Enforcement Of Contracts
When a party does not fulfill the promise made in a valid, enforceable contract at the time such fulfillment, or "performance," is due, the contract has been "breached." At this point legal remedy may be sought. (Legal remedy may be sought even before this time, if a party has indicated it will not honor its previously agreed upon promise.) Most commonly, some form of monetary compensation is sought for a breach of contract. In some cases, the contract may have stipulated the maximum amount of money recoverable in the event of breach. Specialized laws regulate damages for many types of contracts, such as sales of goods, real estate transactions, and employment contracts.
The most common form of compensation sought for a breach of contract is "compensatory damages," which is an estimation of the loss incurred or the gain prevented, by the other party's failure to honor the contract. Thus compensatory damages may include the projected loss of profits by a business due to a breach of contract even if such a stipulation was not included in the original contract. "Punitive damages," which are intended to punish the party who has breached the contract rather than merely to compensate the aggrieved party, traditionally are not considered part of contract law. Punitive damages are usually awarded in situations involving illegal conduct. In some cases "specific performance" may be sought, which means that the specific promise of the contract must be fulfilled. This usually occurs in the instance of a contract for the sale of some unique commodity or service, rather than a replaceable item. The most common example of a "specific performance" case is land. Land is considered unique for obvious reasons, but other items such as rare or unusual antiques or artwork, might also be sought in a specific performance suit.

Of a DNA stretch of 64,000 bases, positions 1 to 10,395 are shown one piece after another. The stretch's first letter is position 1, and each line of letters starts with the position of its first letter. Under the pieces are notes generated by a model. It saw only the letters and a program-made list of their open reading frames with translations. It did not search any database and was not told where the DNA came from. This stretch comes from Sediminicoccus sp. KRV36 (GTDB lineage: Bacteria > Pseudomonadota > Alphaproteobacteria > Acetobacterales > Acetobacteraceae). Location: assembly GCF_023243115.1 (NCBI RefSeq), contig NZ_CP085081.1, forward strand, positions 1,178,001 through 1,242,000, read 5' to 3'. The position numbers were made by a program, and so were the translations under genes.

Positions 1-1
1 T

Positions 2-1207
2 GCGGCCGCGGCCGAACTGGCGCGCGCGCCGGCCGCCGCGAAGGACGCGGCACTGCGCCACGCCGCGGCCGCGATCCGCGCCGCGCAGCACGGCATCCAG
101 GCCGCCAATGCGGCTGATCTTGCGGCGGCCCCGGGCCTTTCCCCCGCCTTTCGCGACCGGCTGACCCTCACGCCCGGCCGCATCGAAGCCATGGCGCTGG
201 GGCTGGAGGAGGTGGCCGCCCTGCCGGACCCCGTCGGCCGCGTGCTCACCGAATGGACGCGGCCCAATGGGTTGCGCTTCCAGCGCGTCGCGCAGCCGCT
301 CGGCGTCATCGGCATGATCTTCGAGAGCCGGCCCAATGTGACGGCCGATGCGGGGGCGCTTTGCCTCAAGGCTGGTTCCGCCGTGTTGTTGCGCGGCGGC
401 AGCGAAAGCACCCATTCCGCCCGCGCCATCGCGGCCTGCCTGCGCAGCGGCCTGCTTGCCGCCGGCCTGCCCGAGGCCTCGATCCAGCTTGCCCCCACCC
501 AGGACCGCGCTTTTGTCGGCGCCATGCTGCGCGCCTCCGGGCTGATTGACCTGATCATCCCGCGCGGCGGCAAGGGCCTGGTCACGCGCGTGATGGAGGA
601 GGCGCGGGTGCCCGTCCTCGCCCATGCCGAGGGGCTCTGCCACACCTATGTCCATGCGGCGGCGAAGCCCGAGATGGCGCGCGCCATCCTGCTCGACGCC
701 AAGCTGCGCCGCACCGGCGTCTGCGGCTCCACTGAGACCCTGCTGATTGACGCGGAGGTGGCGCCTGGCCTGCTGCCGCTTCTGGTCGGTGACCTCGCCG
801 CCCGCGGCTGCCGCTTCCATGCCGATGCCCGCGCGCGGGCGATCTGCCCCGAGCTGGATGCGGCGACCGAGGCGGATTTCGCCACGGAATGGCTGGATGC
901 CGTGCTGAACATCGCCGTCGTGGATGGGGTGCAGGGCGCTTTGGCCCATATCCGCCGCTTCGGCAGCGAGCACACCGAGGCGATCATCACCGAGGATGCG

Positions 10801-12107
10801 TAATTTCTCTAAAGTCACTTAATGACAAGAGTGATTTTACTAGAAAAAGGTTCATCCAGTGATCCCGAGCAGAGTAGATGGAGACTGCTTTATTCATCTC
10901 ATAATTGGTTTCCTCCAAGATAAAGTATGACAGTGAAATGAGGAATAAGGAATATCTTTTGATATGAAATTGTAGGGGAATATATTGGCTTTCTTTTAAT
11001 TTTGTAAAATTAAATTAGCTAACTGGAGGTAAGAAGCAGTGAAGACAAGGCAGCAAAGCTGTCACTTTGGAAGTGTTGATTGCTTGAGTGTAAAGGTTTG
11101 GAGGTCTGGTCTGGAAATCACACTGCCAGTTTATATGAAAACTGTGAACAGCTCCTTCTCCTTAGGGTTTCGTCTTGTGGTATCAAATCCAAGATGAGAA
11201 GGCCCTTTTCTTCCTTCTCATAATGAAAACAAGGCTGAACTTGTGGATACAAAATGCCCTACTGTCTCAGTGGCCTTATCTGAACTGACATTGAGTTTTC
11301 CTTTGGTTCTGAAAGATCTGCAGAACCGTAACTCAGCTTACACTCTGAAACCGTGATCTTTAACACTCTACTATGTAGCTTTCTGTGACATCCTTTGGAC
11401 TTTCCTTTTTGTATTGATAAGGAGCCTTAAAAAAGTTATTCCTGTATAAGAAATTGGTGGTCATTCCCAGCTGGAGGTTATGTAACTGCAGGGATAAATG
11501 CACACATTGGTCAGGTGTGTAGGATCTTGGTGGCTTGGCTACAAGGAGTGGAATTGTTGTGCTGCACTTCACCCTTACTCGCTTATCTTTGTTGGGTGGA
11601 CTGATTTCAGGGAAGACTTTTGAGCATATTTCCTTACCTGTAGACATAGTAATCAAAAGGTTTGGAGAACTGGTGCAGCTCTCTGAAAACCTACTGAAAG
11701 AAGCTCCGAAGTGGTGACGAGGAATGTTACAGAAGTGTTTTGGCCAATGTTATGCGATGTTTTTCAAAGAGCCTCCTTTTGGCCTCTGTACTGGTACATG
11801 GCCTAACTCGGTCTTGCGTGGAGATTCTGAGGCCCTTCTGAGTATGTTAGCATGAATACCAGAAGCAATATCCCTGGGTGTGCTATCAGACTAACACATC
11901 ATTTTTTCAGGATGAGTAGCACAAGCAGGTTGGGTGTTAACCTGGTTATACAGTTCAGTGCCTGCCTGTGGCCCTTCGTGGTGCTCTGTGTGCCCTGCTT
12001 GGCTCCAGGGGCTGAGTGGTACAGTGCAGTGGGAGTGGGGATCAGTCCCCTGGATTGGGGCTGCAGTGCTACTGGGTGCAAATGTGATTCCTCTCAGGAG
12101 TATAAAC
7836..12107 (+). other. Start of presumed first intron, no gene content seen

There are a number of valid defenses to a claim of breach of contract. As mentioned above, contracts involving minors are open to subsequent invalidation. "Mutual mistake" occurs when both parties to a contract have made an erroneous assumption about something material to the contract such as the condition of a piece of equipment or the size of a parcel of land. Contracts made under "duress," that is, under threat of force or some other consequence, may be subsequently voided. A contract may also be voided if a party has entered it under "undue influence." For example, if someone is given alcohol until his or her judgment is impaired, then enters into a contract, the contract may be justifiably voided.
A party may cite "unconscionability" to defend a breach of contract if the contract in question is so unjust that no reasonable person would have agreed to its conditions had he or she clearly understood its provisions. (This often occurs in contracts containing fine print or contracts that are laden with unintelligible jargon). "Misrepresentation" is also grounds for justifiable breach of contract. For example, when a certain material provision of a contract misleads one of the parties, such as claiming an automobile is in good condition when it is not, is a valid defense for breach of contract. However, a person who enters a contract is responsible for reading all of its terms and raising questions before signing it. Lastly, a party may cite "impossibility" to justify a breach of contract if intervening events have made it impossible to fulfill the contract.